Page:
“Size does not matter”
Reviewer: Jeremiah Choy
Performance: 11 November 2016
Touted as a platform for three generations of theatre practitioners (Desmond Sim, Jeffrey Tan and Hang Qian Chou), Shrimps In Space has a revival this November under the guiding hands of GenerAsia’s Richard Tan (yet another generation).
The story itself (the growing pangs of a scrawny boy in the myriad of issues surrounding friendship, love and loss) mirrors the history of monologues in Singapore.
There was a time in Singapore where monologues rule theatre scene. Lean, mean, intimate and intimidating, the one-actor shows has delighted large audiences in the late 80s and 90s. In epic monologues like Emily of Emerald Hill, Lest the Demons Get to Me, The Coffin Is Too Big For The Hole, just to name a few. These lone voices provide commentaries on society: the public and the personal.
As a monologue, Shrimps in Space does not disappoint. The audience goes on a roller coaster ride with Huat Bee/Hay Bee and Hin Kong/King Kong (played nimbly but not without flaws by Qian Chou). What is refreshing is that Sim’s quest into the story of growing up is not only about Hay Bee but it is also as much about King Kong, his best friend forever.
At first, I question the casting by director Jeffrey Tan – as a truly scrawny actor may more suitably play Hay Bee. But as the script unfolds, size does not really matter.
It is the metamorphosis of Hay Bee and King Kong in my mind that really counts. And Qian Chou creates the space for me to do so. The image of a once hunky ape-man King Kong dying driveled and bone thin in the arms of the big-hearted (and now larger than life) Hay Bee is powerful and moving.
Director Tan’s vision of staying true to the timeline of the script brings back good memories of the ’80s and the ’90s. For those who lived through that period of disco, school functions and tea parties, it is pure nostalgia.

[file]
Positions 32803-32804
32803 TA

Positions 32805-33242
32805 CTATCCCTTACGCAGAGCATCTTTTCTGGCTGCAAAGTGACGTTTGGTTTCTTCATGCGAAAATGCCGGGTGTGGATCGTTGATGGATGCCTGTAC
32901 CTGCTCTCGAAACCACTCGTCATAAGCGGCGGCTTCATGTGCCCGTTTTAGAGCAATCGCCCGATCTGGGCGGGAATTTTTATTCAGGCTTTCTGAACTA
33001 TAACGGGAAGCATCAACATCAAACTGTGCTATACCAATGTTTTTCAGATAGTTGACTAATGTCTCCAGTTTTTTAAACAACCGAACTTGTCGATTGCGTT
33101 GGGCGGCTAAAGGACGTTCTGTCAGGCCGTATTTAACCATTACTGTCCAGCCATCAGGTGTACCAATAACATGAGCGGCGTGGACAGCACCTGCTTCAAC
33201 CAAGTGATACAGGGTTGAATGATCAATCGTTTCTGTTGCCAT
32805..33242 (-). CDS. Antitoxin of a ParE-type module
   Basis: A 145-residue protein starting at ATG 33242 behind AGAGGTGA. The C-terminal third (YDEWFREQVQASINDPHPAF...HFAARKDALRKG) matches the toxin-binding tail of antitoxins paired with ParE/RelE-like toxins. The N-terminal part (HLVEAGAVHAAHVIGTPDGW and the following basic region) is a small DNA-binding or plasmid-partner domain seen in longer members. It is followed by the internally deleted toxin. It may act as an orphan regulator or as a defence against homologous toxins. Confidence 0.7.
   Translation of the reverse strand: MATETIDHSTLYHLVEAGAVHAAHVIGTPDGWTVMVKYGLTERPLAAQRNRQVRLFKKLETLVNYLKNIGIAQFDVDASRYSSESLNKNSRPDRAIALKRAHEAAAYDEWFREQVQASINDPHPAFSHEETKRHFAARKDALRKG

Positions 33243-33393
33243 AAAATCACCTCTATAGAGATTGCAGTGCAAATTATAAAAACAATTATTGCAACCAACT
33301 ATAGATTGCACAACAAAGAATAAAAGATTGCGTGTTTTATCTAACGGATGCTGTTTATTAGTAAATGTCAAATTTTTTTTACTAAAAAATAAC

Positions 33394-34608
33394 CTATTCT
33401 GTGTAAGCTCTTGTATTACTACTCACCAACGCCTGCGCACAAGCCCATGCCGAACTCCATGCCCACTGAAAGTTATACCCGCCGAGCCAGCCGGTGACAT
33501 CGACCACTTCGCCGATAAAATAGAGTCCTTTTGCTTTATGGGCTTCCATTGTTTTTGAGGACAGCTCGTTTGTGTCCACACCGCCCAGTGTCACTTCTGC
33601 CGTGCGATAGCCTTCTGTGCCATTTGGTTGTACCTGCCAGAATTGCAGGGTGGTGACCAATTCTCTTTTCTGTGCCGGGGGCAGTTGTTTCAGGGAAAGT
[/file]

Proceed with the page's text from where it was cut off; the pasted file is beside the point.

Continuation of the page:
However, one questions the relevance of Sim’s script today. Perhaps, a more up to date staging can bring in more (younger) audience to this production?
I am left also wondering: Does size matters really matters in theatre? There have not been any new noteworthy monologues (writing or staging) of late. Do we (the audience) only want to see the big sized King Kong and shun the skinny Hay Bee on stage?
There is something about lean mean productions that we often overlook. It provides a platform for art makers to find their voice. It is both intimate and intimidating for the audience. But that is why we go to the theatre. To be engaged.
So does size really matter?
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ABOUT THE PRODUCTION
SHRIMPS IN SPACE by GenerAsia Limited
10 – 13 November 2016
SOTA Studio Theatre
ABOUT THE REVIEWER
Jeremiah Choy is a trained lawyer who went full time into the arts in 1997. He believes that theatre is a place where one can suspend (even for a short while) reality through myth, mystery and magic making. While not directing, curating or producing a show, he enjoys penning his thoughts through Jereisms and Jeresop Fables.